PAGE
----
Side event presented on behalf of UN-Oceans at COP 23: Ocean and climate: A resilient ocean for future generations
11 Nov 2017
COP23, Bonn
Increasing greenhouse gases concentration in the atmosphere cause both anthropogenic climate change and anthropogenic ocean acidification. The induced changes are wide ranging and significant. One fourth of the carbon dioxide released into the atmosphere from anthropogenic activities is taken up by the ocean, considerably helping to limit climate change. But this vital service to humanity is not without consequence: when carbon dioxide enters the ocean it changes seawater chemistry, resulting, among other changes, in increased seawater acidity (decreased pH). Studies around the world have revealed that current levels of marine acidity have increased by about 26 per cent since the start of the Industrial Revolution. In addition, most of the heat excess caused by increases in atmospheric greenhouse gases is absorbed by oceans. This led to a 0.7oC increase in global mean sea surface temperature over the last century, with effects on many temperature-dependent biological processes. Among the most visible and destructive is coral bleaching, which is projected to become more frequent and more severe with climate change, threatening the many coral reef ecosystem services on which hundreds of millions coastal dwellers depend.

The most notable effects on the oceans are ocean warming and acidification which cause, inter alia, rising sea levels, changes in ecosystems and biodiversity loss, extreme weather events and the loss of polar ice. These impacts result in loss of life, destruction of property, erosion of coastlines, loss or degradation of coastal habitats, changes in the range, distribution and productivity of marine species including migration of fish stocks, coral bleaching and loss of related ecosystem services, as well as other ecosystem degradation with corresponding socioeconomic impacts. In particular, ocean acidification has emerged as one of the most worrying global threats to marine organisms, ecosystems, services, and resources. However, ocean acidification and ocean warming do not impact marine ecosystems in isolation. They also act as threat multipliers by combining with other anthropogenic impacts, such as land-based pollution, unsustainable fishing practices and coastal development, causing serious cumulative effects, which are diverse, widespread and profound, not only affecting the ecology of the oceans, but also producing significant socioeconomic consequences for all States and exacerbating challenges relating to food security, livelihoods and the development of communities. This in turn undermines the ability of States, in particular least developed countries and small island developing States, to achieve sustainable development and in some cases threatens the viability and survival of communities, in particular in low-lying coastal countries, which are particularly affected by sea-level rise.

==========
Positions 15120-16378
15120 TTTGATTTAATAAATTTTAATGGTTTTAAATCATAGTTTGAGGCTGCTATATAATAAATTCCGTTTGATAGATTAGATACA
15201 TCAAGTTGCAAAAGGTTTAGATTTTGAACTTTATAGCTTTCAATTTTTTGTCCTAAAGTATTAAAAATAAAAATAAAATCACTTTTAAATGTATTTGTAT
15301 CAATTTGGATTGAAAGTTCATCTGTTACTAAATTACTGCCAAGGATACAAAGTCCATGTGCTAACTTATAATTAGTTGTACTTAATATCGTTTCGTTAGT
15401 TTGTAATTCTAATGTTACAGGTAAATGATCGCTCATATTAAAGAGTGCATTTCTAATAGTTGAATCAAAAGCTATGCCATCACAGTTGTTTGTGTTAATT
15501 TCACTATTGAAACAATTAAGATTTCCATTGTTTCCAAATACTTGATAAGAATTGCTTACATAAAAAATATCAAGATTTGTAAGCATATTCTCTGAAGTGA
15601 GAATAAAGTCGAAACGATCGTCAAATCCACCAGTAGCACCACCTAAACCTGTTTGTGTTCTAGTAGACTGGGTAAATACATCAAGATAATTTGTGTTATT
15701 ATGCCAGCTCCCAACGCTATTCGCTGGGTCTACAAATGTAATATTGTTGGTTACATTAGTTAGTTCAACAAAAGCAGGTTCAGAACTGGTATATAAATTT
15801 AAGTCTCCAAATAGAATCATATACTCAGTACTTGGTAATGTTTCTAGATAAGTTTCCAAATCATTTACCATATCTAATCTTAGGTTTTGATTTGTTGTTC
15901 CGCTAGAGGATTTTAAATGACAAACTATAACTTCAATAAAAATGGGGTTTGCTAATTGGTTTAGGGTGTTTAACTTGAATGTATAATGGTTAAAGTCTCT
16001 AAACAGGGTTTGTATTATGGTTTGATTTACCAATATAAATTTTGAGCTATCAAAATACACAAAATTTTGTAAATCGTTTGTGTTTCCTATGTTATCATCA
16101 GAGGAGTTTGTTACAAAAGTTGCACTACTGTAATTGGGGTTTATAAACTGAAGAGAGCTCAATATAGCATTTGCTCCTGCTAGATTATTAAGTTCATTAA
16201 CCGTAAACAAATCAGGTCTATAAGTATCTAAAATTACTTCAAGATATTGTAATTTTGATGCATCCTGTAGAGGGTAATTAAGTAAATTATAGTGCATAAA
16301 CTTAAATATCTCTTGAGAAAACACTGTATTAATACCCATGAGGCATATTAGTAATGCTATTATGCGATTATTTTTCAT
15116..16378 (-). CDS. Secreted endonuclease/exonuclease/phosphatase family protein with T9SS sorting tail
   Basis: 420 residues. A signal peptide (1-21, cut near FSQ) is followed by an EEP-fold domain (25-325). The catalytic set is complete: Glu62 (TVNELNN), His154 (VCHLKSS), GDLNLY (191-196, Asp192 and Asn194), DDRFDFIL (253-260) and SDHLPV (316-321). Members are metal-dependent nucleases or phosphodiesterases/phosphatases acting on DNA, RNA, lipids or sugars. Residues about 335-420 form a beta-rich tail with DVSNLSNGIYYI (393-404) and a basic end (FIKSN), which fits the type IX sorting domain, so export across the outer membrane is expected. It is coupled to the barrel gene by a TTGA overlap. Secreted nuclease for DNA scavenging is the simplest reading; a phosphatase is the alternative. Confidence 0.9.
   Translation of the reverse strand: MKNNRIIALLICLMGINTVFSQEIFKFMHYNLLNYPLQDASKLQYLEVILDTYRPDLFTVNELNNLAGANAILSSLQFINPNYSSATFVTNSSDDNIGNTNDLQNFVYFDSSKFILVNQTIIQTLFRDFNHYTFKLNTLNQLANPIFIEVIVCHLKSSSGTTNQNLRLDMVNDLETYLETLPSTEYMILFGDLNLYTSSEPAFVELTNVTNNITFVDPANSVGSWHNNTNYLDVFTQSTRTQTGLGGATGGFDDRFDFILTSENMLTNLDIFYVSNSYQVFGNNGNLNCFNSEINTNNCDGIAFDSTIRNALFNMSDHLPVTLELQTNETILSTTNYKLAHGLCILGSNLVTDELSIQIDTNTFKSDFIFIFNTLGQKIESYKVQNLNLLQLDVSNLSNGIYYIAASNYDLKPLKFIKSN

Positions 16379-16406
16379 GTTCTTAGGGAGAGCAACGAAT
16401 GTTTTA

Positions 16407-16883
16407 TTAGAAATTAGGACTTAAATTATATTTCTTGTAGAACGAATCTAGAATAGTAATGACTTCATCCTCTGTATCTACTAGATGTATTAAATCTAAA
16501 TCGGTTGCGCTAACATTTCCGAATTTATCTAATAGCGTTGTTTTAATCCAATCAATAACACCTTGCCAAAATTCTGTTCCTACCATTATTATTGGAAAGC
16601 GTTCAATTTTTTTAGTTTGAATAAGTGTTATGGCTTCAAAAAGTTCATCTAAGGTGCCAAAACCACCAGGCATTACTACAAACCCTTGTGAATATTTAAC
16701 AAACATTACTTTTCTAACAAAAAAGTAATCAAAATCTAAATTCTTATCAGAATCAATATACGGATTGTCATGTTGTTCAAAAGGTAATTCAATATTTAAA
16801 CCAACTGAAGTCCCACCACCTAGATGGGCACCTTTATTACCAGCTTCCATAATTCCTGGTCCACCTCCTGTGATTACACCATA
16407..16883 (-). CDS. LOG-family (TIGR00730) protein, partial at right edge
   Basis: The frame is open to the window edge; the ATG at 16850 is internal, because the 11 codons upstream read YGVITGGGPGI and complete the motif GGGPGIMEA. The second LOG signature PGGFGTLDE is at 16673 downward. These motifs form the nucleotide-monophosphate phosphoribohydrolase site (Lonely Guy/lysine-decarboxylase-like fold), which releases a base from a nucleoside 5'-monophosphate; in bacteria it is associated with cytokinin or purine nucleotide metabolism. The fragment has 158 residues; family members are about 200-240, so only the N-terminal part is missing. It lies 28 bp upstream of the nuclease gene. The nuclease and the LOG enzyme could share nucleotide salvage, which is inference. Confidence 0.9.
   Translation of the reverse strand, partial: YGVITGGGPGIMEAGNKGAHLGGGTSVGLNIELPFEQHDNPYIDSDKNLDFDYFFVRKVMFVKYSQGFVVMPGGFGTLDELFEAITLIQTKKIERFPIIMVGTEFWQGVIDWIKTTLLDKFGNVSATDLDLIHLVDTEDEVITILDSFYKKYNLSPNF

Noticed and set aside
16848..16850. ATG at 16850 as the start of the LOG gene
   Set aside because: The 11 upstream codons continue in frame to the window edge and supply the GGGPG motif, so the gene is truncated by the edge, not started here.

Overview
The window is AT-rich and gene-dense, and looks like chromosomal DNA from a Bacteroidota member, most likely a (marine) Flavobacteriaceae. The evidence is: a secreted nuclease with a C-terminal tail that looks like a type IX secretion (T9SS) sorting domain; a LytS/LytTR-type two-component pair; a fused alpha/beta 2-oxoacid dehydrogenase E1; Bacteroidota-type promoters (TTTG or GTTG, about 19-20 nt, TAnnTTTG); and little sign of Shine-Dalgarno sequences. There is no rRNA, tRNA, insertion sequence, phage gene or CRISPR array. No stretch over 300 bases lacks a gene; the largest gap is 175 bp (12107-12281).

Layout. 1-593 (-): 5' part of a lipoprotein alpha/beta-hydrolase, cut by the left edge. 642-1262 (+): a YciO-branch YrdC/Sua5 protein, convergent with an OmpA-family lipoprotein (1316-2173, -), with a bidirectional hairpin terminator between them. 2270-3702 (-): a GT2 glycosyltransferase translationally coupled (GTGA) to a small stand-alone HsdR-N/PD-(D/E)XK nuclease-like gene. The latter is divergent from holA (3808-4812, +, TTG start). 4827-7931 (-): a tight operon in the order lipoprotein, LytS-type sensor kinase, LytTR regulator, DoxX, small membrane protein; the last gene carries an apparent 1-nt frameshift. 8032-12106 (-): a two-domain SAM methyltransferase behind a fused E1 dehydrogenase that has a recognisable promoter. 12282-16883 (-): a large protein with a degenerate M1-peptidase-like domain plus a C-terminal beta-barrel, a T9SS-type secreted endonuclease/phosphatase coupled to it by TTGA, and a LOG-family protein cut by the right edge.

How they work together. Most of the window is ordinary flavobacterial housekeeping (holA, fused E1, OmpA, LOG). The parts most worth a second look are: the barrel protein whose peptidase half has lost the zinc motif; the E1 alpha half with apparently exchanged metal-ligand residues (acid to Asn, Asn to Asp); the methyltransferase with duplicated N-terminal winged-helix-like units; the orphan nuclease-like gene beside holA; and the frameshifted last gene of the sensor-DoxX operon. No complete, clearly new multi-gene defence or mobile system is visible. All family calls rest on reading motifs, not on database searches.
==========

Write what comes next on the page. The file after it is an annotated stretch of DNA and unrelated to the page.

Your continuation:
These impacts are progressive and expected to worsen, even under low-emission scenarios. There is an urgent need for additional integrated research and assessments to better understand their nature, scale, interactions and future trends. Such information would support the planning and implementation of successful action to tackle these global challenges in regional, national and local contexts.
The proposed side event will present actions that countries are taking, with the support of the UN system, to address climate related multi-stressors on the ocean through improved scientific capacity to understand ocean change, the development of CO2 mitigation strategies and new innovative adaption approaches. Mr. Peter Thomson, UN Special Envoy for the Ocean, will make the closing remarks.
United Nations